Let us begin with a poem:
There is sand in your hair
There is sand in your toes
There is sand on the floor
There is sand in your nose
There is sand everywhere
There is sand on the ground
There is sand all around
There is sand on the stair
Gotta spread it around if we want to be fair
There is sand everywhere
I dedicate my poem to all families of children in Gan in Israel. I am only slightly exaggerating when I tell you that when Ariella comes home from Kindergarten I pour a quarter cup's worth of sand out of her shoes. There are 34 children in her class so you do the math. I have no idea how the playground still has sand after two months of school! In honor of the upcoming Hannukah holiday I will compare it to the miracle of lights. These kids are schlepping home 3 gallons of sand every week and yet the sand lot is still full.
And whether you empty the sand from their shoes before you enter the house, after you enter the house, in the little trash that exists in every meeting room where kids have to take off their shoes, no matter. You will always find more sand.
Fortunately for us, after kindergarten the sand lot disappears so this should be our last year of sand in our hair.
Meanwhile, this week we had municipal elections. Politics in Modiin seem quite friendly from where I'm standing. There are a few cities that had very difficult elections and the campaign tactics were beyond the pale. Unfortunately, in one city the scare tactics used were successful enough that the minority faction trying to control the majority was successful in electing their mayor who did nothing to help lessen (and maybe even worsened) the very high tensions in the city. Ick. But here in Modiin things were good. My father joked that I am so happy here I should run for city council. I actually don't know about city council in U.S. cities but here it is an unpaid position and it has been rewarding to see all the different candidates with incredible ideas and thousands of volunteer hours spent dedicated to this city. One of the campaign posters in our neighborhood was in English, and I noticed when I went to Ramla to get my polio shot (actually had to drive on Dr. Salk street to get there!) that there were many signs in Arabic.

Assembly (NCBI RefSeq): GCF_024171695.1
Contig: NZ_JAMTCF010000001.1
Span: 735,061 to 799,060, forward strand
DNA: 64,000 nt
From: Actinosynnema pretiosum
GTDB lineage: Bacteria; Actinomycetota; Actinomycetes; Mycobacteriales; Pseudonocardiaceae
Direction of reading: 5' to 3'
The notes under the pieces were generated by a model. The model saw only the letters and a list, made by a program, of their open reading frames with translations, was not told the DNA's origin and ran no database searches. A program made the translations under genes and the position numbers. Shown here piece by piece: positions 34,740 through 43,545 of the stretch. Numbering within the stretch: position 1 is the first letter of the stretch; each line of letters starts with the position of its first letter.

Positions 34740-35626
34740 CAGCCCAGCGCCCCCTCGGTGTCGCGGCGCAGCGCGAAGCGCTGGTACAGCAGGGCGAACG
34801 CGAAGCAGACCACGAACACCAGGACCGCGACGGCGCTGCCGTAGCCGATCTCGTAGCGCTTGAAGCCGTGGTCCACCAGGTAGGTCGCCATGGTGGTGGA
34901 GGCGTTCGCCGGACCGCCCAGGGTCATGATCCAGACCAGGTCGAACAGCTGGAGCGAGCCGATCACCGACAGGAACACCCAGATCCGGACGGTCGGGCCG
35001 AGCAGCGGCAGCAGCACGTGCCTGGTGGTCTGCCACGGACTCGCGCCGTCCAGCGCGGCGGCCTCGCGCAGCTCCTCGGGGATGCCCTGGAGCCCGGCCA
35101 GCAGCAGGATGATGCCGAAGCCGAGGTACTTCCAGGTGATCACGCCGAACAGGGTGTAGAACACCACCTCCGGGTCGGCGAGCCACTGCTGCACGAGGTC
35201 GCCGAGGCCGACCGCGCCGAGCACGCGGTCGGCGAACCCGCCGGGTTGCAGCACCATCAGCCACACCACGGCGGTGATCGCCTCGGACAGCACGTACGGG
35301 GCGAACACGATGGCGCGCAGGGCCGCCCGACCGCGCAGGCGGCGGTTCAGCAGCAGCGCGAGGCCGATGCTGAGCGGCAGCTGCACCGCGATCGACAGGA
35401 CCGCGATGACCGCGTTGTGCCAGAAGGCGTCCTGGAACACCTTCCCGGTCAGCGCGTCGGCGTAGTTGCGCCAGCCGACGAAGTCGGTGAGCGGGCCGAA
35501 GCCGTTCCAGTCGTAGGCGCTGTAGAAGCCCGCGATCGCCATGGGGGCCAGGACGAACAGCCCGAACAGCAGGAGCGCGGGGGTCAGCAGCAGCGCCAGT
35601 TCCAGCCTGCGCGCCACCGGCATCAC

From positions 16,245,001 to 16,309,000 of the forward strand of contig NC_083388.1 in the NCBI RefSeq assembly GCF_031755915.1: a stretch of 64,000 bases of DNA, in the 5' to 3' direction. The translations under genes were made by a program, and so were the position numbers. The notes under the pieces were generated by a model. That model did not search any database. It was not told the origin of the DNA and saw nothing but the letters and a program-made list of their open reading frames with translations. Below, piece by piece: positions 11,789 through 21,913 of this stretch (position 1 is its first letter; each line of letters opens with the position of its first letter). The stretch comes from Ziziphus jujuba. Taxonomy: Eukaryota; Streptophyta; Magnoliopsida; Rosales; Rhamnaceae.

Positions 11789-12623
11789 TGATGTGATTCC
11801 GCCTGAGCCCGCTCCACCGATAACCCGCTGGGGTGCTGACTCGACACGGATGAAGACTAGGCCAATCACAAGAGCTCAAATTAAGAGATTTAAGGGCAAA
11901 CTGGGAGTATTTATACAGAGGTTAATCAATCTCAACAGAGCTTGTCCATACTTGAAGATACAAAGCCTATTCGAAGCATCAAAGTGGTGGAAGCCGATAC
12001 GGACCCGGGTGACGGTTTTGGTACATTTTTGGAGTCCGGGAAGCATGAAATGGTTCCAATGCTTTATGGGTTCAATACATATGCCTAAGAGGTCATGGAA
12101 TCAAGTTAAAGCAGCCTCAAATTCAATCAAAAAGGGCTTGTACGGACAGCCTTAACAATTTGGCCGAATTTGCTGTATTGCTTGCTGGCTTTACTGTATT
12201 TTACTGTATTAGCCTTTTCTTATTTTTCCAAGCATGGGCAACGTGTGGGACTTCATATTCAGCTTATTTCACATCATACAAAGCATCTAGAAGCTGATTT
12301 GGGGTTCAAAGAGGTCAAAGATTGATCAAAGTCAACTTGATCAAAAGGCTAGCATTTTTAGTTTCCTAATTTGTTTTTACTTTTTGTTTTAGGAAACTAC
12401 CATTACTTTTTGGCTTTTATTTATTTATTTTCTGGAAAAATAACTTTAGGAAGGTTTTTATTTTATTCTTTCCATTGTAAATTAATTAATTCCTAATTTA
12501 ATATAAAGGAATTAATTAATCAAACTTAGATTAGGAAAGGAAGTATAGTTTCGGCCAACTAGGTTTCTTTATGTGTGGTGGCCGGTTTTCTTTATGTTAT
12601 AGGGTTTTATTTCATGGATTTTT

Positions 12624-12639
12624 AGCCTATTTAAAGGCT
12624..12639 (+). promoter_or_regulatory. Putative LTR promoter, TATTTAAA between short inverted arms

Lital learned from one of her good friends who is from Australia that if you don't vote in Australia you get fined. She also told Lital that voting happens on Shabbat. Though I've previously mentioned how amazing the "children's information network" can be I usually double check things that I hear from 8 year olds so I asked some of the Australians in my ulpan. Turns out it's true. It's about $300 per person if you don't vote. Apparently, you can go in and draw a smiley face on the ballot if you are so inclined, just so long as they check your name off. It was described to me as "You will be free and participate in your freedom, wether you want to or not". Also, they do vote on Saturday but you can turn your ballot in early.
This Shabbat we have a special visitor, our friend Hannah who made aliyah this past summer. Our families have been the types of friends that merge into family so it is only fitting that now Hannah has become like our niece/cousin some type of family here. Especially great for our kids to feel connected. Hannah is super fantastic but one really great thing about her---she likes to sponga! Sponga is the process of mopping your floor clean. I've already talked about the sand...
One of our neighbors told us that they've started looking forward to Ariella's nightly courtyard fashion shows. She loves to dress up in costume and parade around the courtyard. They were impressed with how many costumes she has. Truthfully she doesn't have so many it's just that her combos aren't always the most self evident. Not everyone does "bridal ninja" or "Super Snow White" and trust me, no one does strung out pirate as well as she does (no costume necessary).
So far treadmill desk off to a good start. 26 KM during the first week, and counting.